My latest heroine has just taken on a job as a cook in a boarding house in the Old West. One problem. She’s a society girl who doesn’t know the first thing about cooking. She barely knows how to set a table. In that, we’re a lot alike. I can kinda, sorta, not really find my way around a kitchen. Then again, when I’m invited to a potluck dinner I tend to rush to the nearest grocery store, hit the deli counter and beg for a pretty
veggie tray STAT.
So what’s a writer to do when her heroine has to learn a skill she’s not exactly an expert in either. She buys an Old West cookbook and gets to work. That’s right. I found a cookbook from the 1800s. YAY me!
My heroine’s first attempt at cooking will be an Old West favorite. A Johnnycake. That’s cornbread to you and me. There’s some controversy over where the name came from originally. Most sources agree that the name came from the Narraganset word for corn, “jaunny.”
Virtually every recipe book of the nineteenth century includes a recipe for Johnnycakes. Most are simple, straightforward mixes. As cookbook writers became more creative, so did the recipes for Johnnycakes. Some include ingredients such as buttermilk and eggs, but the simplest mix contained cornmeal, salt and water. The recipe below is a basic, authentic recipe for Johnnycakes. It make be dry and lack the sweetness of today’s version, but this is what was served on western tables in the nineteenth century.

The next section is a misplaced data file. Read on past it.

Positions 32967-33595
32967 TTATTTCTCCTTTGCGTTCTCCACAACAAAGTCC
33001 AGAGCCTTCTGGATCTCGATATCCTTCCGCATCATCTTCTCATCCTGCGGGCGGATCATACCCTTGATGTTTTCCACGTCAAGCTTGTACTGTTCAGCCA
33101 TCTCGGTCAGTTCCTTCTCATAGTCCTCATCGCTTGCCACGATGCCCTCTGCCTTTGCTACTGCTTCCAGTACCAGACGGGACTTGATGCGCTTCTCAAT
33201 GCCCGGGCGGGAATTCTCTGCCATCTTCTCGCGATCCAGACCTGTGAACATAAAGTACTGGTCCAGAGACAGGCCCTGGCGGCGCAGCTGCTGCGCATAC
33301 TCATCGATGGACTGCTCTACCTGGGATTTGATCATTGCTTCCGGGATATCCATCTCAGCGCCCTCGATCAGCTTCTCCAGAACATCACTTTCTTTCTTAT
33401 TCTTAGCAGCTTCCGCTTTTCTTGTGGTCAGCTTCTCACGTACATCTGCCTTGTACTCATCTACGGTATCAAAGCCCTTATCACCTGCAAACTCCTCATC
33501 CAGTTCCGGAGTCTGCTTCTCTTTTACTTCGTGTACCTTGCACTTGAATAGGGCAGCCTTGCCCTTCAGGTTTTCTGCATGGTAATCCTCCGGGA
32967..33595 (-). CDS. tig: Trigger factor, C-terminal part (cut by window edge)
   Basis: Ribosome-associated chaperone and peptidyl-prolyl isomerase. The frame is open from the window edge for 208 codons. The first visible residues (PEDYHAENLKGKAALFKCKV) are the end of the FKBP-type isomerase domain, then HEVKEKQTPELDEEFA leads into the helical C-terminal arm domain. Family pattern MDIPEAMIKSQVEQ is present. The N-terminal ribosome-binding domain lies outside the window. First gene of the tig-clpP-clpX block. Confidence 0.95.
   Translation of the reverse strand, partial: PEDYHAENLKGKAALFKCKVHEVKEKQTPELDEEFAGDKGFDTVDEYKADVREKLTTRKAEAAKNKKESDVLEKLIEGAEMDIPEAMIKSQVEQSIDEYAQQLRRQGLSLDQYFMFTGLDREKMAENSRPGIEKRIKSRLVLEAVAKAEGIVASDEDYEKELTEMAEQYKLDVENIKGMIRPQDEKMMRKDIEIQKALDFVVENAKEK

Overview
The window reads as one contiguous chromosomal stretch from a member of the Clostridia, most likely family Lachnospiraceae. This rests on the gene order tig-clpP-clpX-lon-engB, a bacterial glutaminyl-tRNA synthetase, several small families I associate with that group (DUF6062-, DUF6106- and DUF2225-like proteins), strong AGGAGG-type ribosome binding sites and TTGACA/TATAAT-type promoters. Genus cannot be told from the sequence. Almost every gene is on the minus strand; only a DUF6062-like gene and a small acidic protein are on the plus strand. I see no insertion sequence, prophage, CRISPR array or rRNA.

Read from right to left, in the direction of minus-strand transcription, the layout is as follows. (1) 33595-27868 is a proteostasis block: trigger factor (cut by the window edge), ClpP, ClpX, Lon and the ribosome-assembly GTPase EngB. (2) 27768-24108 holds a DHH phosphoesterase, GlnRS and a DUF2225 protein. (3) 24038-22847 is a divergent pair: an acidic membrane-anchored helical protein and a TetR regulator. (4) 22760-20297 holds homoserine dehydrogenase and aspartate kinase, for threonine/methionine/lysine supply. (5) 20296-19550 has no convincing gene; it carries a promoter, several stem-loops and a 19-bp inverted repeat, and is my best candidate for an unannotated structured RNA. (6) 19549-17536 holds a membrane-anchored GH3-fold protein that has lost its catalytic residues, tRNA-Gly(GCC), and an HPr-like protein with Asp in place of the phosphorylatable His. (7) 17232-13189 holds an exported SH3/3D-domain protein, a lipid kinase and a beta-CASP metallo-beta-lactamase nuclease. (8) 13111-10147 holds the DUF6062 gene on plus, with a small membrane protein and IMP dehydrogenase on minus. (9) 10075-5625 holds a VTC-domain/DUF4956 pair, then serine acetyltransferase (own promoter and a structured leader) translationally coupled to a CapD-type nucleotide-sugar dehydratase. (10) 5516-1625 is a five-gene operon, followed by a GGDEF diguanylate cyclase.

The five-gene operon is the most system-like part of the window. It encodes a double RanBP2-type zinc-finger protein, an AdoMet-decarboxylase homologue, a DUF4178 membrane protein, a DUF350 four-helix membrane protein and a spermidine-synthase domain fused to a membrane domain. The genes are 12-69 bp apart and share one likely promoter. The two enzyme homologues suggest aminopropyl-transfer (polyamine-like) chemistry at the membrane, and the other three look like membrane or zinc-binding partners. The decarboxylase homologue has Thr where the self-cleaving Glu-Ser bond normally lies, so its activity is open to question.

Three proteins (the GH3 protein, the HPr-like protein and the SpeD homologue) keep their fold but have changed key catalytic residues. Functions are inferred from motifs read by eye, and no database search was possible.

OVEN TEMPERATURE: 400 degrees
INGREDIENTS: 3 cups cornmeal, 1 teaspoon salt, 2 cups boiling water
Add all ingredients together and stir, stir, stir. It may take up to 15 minutes to get the mix frothy. The mixture should be pliable. Shape into cakes about 4 inches in diameter. Place on a well-greased cookie sheet. If the mixture is not pliable, pour into a baking pan. Place in oven. It is done when the edges turn brown the middle is bouncy.
Personally, I’m thinking…yuck.
Here is TODAY’S VARIATION~~To bring to modern taste and texture, add ½ cup buttermilk, 1 beaten egg, 1 cup flour, and 1 tablespoon granulated sugar; mix together. Place in oven, cook until an inserted toothpick comes out dry.
I’ll be sharing more recipes in the coming weeks, but today I wanted to start slow and easy. My poor heroine is already overwhelmed.